Carrying the Fire: An Astronaut’s Journeys. By Michael Collins. New York: Farrar, Straus and Giroux, 1974. (40th Anniversary Edition, June 23, 2009)
There have been several excellent Apollo astronaut memoirs, especially Gene Cernan’s The Last Man on the Moon and Jim Lovell’s Lost Moon, which was made into the feature film “Apollo 13.” But in honor of the passing of Neil Armstrong in August 25, 2012, I thought I would feature in Wednesday’s review the marvelous Michael Collins autobiography, Carrying the Fire: An Astronaut’s Journeys, which tells in detail the story of the Apollo 11 lunar landing mission from the perspective of the crew. Neil Armstrong, of course, commanded that mission.
Indeed, Carrying the Fire, is the first candid book about life as an astronaut, written by the member of the Apollo 11 crew that remained in orbit around the Moon. The author comments on other astronauts, describes the seemingly endless preparations for flights to the Moon, and assesses the results. He also describes what he thinks of as the most important perspective that emerged from his flight, a realization of the fragility of the Earth. He wrote that “from space there is no hint of ruggedness to it; smooth as a billiard ball, it seems delicately poised on its circular journey around the Sun, and above all it seems fragile…Is the sea water clean enough to pour over your head, or is there a glaze of oil on its surface?…Is the riverbank a delight or an obscenity? The difference between a blue-and-white planet and a black-and-brown one is delicate indeed.”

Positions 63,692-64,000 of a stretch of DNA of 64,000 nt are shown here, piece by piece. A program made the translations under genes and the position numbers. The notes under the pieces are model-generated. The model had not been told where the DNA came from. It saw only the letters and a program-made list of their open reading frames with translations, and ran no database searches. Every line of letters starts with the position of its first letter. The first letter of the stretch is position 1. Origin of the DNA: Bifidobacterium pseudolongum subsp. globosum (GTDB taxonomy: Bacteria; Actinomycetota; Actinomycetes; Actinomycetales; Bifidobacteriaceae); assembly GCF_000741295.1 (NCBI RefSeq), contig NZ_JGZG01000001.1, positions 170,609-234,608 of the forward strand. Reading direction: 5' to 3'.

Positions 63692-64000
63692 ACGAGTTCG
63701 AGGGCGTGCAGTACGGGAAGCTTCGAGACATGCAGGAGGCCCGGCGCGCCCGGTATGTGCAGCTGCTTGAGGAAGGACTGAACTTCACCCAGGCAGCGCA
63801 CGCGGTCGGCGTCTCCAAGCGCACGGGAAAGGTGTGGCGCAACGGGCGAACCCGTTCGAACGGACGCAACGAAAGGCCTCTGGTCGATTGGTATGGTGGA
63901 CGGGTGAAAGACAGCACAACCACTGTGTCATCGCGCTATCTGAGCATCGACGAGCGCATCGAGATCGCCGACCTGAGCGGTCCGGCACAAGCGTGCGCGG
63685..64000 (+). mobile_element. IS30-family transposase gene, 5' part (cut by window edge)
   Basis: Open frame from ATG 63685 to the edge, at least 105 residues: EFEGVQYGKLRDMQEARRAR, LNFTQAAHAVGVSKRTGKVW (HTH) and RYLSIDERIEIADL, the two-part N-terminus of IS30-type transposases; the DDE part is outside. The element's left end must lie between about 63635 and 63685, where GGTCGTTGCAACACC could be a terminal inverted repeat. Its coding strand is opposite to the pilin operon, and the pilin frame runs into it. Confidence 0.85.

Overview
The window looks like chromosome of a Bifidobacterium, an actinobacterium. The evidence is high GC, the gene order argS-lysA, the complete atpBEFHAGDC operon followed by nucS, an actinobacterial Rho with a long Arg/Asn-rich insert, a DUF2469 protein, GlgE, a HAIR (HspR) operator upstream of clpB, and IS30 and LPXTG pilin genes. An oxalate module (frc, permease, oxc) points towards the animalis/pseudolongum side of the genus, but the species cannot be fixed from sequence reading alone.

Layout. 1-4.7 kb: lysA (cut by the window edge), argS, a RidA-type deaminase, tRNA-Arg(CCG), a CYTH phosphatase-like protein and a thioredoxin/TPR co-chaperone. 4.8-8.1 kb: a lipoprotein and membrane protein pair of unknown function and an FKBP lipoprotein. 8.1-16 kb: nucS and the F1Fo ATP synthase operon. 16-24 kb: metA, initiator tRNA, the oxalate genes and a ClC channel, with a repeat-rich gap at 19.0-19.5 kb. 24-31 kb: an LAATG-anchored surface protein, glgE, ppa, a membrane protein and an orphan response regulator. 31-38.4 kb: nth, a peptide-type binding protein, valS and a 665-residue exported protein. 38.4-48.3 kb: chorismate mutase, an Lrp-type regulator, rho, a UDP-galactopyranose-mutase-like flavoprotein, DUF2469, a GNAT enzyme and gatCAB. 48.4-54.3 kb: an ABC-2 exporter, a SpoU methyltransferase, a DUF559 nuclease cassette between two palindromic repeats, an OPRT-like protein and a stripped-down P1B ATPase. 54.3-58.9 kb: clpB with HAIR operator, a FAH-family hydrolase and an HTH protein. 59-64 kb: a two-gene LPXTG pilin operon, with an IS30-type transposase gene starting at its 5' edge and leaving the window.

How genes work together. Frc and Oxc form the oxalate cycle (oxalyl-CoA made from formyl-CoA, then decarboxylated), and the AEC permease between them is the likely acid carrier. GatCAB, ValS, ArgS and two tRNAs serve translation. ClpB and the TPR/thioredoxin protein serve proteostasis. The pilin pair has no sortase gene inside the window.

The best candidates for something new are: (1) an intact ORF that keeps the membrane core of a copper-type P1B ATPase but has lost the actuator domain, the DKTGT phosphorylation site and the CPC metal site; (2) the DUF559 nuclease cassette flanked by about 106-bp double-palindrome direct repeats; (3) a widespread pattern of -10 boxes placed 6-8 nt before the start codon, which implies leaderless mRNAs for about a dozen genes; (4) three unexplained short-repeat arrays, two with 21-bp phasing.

It is a remarkably honest and reflective autobiography, and it extends a tradition of the aviator as litterateur into the age of space travel. Although written in 1974, and still available in inexpensive paperback editions, Carrying the Fire still has a freshness and crispness to it after some forty years.
Michael Collins had an illustrious career as an astronaut. Chosen in the third group of astronauts in 1963, he served as backup pilot for Gemini VII, pilot for Gemini X, and command module pilot for Apollo 11. On that last mission he became the loneliest man in the universe when his two crewmates, Neil Armstrong and Buzz Aldrin, landed on the Moon while he remained in orbit around the Moon in the Command Module. In Carrying the Fire Collins writes of his solitude in lunar orbit in July 1969. As he disappeared on the backside of the Moon from Earth, he recalled, “I am alone now, truly alone, and absolutely isolated from any known life, I am it. If a count were taken, the score would be three billion plus two over on the other side of the moon, and one plus God only knows what on this side. I feel this powerfully-not as fear or loneliness-but as awareness, anticipation, satisfaction, confidence, almost exultation. I like the feeling. Outside my window I can see stars-and that is all. Where I know the moon to be, there is simply a black void, the moon’s presence is defined solely by the absence of stars.” He compared it to being in a skiff in the middle of the ocean with only the stars above and black water below. It proved a profoundly moving experience for him.
Michael Collins left NASA in 1970 and became the first director of the Smithsonian Institution’s National Air and Space Museum, continuing to write eloquently of the possibilities of spaceflight. Among other works he published Liftoff: The Story of America’s Adventure in Space (1988) and Mission to Mars (1990), a powerful exposition on the value of a human mission to Mars.
Carrying the Fire is a powerful and moving memoir. Read it more than once and lend copies to your friends. You, and they, will not be disappointed.